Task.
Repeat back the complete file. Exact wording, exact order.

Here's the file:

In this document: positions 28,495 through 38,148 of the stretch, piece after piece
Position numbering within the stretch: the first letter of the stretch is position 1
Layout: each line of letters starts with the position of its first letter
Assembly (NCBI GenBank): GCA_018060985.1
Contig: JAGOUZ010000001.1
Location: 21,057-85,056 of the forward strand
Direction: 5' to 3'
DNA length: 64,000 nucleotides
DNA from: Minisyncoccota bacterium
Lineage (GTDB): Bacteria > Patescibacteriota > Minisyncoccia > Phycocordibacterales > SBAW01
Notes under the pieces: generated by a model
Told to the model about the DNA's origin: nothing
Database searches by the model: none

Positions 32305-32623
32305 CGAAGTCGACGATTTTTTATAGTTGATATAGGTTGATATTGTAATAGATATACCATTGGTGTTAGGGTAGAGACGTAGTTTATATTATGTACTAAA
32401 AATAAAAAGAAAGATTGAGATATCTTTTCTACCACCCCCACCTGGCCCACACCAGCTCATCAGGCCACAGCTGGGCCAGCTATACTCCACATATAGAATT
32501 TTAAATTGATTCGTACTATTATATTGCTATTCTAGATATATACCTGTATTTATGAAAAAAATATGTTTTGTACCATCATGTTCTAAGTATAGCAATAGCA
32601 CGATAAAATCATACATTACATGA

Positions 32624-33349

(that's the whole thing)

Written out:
In this document: positions 28,495 through 38,148 of the stretch, piece after piece
Position numbering within the stretch: the first letter of the stretch is position 1
Layout: each line of letters starts with the position of its first letter
Assembly (NCBI GenBank): GCA_018060985.1
Contig: JAGOUZ010000001.1
Location: 21,057-85,056 of the forward strand
Direction: 5' to 3'
DNA length: 64,000 nucleotides
DNA from: Minisyncoccota bacterium
Lineage (GTDB): Bacteria > Patescibacteriota > Minisyncoccia > Phycocordibacterales > SBAW01
Notes under the pieces: generated by a model
Told to the model about the DNA's origin: nothing
Database searches by the model: none

Positions 32305-32623
32305 CGAAGTCGACGATTTTTTATAGTTGATATAGGTTGATATTGTAATAGATATACCATTGGTGTTAGGGTAGAGACGTAGTTTATATTATGTACTAAA
32401 AATAAAAAGAAAGATTGAGATATCTTTTCTACCACCCCCACCTGGCCCACACCAGCTCATCAGGCCACAGCTGGGCCAGCTATACTCCACATATAGAATT
32501 TTAAATTGATTCGTACTATTATATTGCTATTCTAGATATATACCTGTATTTATGAAAAAAATATGTTTTGTACCATCATGTTCTAAGTATAGCAATAGCA
32601 CGATAAAATCATACATTACATGA

Positions 32624-33349